world war E
dispatches from the network society

Estonia: cyberbattle or cyber-riot?

John Borland at Wired criticizes the widespread adoption of a cyberwar framework for describing the attack on Estonia in April. Rather than a cyberwar, he cites an Israeli network analysts view that the attack was a ‘cyber-riot’: “The whole idea of…online mob psychology, is taking psychological warfare and putting it on the offensive.”

However, the cyberwar frame derives from accusations of Russian state sponsorship, not the method by which the attack was launched, as Borland acknowledges. Guerrilla tactics – or what John Robb calls open-source insurgencies – may or may not have the political valence of a ‘war’. (And ‘new war’ theorists like Kaldor, Keen, Kalyvas and others also argue the motivations for organized violence go – and have always gone – well beyond politics.)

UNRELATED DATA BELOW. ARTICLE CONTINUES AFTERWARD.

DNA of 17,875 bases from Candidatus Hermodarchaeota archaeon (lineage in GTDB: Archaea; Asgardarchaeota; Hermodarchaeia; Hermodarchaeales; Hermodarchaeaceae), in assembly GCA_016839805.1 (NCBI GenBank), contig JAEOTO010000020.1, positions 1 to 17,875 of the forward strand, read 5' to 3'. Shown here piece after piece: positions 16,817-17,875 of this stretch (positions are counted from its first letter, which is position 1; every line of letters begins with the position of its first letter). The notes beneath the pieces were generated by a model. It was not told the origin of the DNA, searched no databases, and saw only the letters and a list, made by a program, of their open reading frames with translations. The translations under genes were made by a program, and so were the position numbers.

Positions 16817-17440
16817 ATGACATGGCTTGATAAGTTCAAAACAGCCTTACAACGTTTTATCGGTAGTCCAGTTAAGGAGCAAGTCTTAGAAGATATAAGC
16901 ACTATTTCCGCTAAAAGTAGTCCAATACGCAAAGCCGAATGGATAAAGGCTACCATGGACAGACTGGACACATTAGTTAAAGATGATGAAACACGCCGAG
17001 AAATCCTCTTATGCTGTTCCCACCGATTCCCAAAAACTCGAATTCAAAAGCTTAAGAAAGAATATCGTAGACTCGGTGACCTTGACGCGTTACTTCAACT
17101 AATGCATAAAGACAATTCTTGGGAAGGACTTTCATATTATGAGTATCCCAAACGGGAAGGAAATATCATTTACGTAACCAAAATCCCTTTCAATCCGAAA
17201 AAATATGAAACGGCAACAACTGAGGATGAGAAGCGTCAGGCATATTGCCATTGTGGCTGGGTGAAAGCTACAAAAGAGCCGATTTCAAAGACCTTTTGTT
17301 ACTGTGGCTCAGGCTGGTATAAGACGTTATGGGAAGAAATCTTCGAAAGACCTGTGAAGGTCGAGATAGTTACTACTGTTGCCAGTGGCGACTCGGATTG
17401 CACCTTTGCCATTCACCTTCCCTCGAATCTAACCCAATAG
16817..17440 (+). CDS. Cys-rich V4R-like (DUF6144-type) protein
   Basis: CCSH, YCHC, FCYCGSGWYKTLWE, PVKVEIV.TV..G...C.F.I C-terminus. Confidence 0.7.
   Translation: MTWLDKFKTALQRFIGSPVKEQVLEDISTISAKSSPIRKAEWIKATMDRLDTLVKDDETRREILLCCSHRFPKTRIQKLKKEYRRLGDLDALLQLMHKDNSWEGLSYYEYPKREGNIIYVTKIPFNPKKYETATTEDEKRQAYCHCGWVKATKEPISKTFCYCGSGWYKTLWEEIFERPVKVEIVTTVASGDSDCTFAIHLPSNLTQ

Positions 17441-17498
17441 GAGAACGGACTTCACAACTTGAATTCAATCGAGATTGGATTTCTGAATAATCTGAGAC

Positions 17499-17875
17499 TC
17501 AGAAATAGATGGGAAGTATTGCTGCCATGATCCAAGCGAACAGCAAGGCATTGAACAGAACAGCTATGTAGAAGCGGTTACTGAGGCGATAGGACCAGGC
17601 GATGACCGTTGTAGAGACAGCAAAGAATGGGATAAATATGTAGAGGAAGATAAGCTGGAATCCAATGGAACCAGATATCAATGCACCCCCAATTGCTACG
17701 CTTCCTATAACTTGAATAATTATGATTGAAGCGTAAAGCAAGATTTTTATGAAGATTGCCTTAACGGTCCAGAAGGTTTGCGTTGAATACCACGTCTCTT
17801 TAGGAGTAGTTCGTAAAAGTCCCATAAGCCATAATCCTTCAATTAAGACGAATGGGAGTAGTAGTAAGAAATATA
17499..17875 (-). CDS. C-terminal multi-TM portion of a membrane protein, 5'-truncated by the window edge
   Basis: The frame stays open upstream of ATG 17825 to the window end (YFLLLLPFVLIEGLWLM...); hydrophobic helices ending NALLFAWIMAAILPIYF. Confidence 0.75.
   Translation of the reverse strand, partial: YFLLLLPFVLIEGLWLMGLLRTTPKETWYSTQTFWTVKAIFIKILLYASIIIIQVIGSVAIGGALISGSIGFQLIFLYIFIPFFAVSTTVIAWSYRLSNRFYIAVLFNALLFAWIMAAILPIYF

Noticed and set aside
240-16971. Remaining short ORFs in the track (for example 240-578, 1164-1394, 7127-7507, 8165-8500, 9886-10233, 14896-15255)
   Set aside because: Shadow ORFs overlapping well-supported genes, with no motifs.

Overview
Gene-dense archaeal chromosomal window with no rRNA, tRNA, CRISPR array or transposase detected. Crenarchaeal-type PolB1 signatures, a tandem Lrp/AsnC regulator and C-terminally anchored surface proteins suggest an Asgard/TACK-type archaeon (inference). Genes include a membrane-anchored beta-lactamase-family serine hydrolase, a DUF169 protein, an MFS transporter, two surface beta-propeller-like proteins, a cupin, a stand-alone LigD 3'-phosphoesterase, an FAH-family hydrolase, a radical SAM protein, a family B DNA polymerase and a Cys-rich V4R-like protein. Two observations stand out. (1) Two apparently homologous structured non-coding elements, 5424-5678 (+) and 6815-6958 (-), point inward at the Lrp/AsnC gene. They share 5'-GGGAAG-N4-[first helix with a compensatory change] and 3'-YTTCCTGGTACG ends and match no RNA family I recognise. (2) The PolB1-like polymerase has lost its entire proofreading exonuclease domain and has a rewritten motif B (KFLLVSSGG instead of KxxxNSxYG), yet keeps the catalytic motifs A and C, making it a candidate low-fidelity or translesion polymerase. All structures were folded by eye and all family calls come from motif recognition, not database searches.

This blog holds the cyberattack on Estonia as the spark of World War E because it represents a watershed moment of coordinated informational assault in response to concrete political decision-making. To be sure, riots usually have a certain logic below a veneer of chaos; but wars (or at least battles) have definitive targets and specific objectives, which in Estonia turned out to be government and media websites and punishing Estonia for a perceived slight.

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